using weak evidence to judge probability without taking into account or disregarding known empirical statistics about the probability. (ex: 'Nevermind the statistics; X factor seems more important to the situation, so Y seems more likely.'
Base rate fallacy
Selective Perception
Looking only for things that support our current ideas, and ignoring evidence that does not.
Logical fallacy
defect in an argument which cause it to be invalid or unsound
ad hoc argument
giving an explanation of a situation after it occurs
Single Cause Fallacy
Example: "After looking over a major test and going slowly, and daydreaming for five minutes, you didn't have the time to finish the last essay question. You turned in the test and griped, 'Your test was too long; I couldn't finish'"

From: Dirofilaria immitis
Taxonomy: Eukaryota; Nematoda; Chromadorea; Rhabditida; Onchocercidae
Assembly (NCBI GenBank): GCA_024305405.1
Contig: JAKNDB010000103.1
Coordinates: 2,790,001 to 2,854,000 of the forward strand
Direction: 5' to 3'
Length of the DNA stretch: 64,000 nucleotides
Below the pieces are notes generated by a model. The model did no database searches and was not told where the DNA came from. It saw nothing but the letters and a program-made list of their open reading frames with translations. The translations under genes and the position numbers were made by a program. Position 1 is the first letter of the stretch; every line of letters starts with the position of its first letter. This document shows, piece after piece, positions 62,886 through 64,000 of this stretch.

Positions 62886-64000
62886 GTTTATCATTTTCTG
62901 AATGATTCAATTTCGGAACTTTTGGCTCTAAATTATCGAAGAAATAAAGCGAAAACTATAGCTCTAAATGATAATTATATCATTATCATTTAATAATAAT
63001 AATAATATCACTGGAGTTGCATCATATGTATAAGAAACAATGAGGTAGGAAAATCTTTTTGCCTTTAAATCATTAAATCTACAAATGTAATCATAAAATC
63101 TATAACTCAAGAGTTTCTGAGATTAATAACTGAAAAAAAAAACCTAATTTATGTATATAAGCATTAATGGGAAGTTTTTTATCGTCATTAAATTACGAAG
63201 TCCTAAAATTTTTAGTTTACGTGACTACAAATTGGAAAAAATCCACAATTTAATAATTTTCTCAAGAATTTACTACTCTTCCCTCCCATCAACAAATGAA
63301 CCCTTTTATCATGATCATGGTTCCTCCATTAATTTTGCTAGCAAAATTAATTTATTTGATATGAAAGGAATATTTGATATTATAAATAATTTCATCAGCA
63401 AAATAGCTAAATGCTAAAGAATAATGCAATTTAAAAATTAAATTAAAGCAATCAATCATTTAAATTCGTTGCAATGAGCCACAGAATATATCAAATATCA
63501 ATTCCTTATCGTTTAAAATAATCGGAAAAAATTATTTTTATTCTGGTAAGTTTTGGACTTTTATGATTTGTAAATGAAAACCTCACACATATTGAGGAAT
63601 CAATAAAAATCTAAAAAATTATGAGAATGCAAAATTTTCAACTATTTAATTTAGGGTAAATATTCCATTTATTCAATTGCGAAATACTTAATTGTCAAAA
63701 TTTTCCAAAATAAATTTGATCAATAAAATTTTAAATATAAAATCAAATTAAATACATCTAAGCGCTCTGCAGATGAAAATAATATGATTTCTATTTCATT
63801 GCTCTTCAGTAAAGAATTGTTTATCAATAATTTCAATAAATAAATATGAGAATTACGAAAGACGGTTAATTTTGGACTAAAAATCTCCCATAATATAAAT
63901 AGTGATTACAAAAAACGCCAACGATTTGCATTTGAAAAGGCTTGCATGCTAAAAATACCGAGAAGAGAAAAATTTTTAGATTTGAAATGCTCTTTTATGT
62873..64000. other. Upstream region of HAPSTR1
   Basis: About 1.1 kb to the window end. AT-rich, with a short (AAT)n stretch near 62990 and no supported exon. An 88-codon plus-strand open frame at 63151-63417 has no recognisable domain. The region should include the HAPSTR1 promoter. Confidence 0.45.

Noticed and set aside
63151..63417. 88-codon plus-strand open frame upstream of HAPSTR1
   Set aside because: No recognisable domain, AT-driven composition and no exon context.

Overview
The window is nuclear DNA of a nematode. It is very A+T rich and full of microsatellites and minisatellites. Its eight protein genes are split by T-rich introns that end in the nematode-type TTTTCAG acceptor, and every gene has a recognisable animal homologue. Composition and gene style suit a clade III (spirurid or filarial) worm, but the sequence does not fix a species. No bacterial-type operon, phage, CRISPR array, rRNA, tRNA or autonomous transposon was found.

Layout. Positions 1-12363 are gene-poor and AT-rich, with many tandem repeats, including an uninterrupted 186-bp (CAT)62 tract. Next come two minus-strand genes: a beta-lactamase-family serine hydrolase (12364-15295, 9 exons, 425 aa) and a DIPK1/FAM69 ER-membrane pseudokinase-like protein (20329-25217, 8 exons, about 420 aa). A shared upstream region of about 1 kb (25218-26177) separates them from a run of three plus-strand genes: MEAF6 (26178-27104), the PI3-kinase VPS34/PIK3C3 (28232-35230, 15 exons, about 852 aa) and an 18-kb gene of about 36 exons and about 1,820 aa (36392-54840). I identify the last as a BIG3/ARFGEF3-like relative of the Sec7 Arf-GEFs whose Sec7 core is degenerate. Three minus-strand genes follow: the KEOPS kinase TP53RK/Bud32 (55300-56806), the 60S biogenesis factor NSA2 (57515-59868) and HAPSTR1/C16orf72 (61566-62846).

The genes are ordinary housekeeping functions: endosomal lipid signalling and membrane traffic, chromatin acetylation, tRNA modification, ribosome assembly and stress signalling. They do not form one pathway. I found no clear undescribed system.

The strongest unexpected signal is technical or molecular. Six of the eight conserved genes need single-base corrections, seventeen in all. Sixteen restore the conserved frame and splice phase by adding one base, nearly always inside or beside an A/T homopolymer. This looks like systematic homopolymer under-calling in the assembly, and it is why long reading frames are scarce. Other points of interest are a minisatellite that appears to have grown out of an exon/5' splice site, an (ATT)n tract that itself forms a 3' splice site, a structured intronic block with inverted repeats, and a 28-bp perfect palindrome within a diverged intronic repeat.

Joint effect
one thing is held to cause another when in fact they are both the joint effects of an underlying cause
because something could happen, it is inevitable that it will happen. (ex: Murphy's Law)
Appeal to probability
Straw Man (Fallacy Of Extension)
attacking an exaggerated or caricatured version of your opponent's position.
appeal to the public
basing argument off opinion of the majority
Unidentified or Anonymous Authority
the authority in question is not named
begging the question
claim that the conclusion is true or (directly or indirectly) assume that the conclusion is true
ex: "If such actions were not illegal, then they would not be prohibited by the law."
"The belief in God is universal. After all, everyone believes in God."
eitheror reasoning
the tendency to see an issue as having only two sides
Appeal to (False) Authority
Appealing to the opinion of a person who agrees with your because they are generally respected by the audience, but have no real authority on the topic at hand.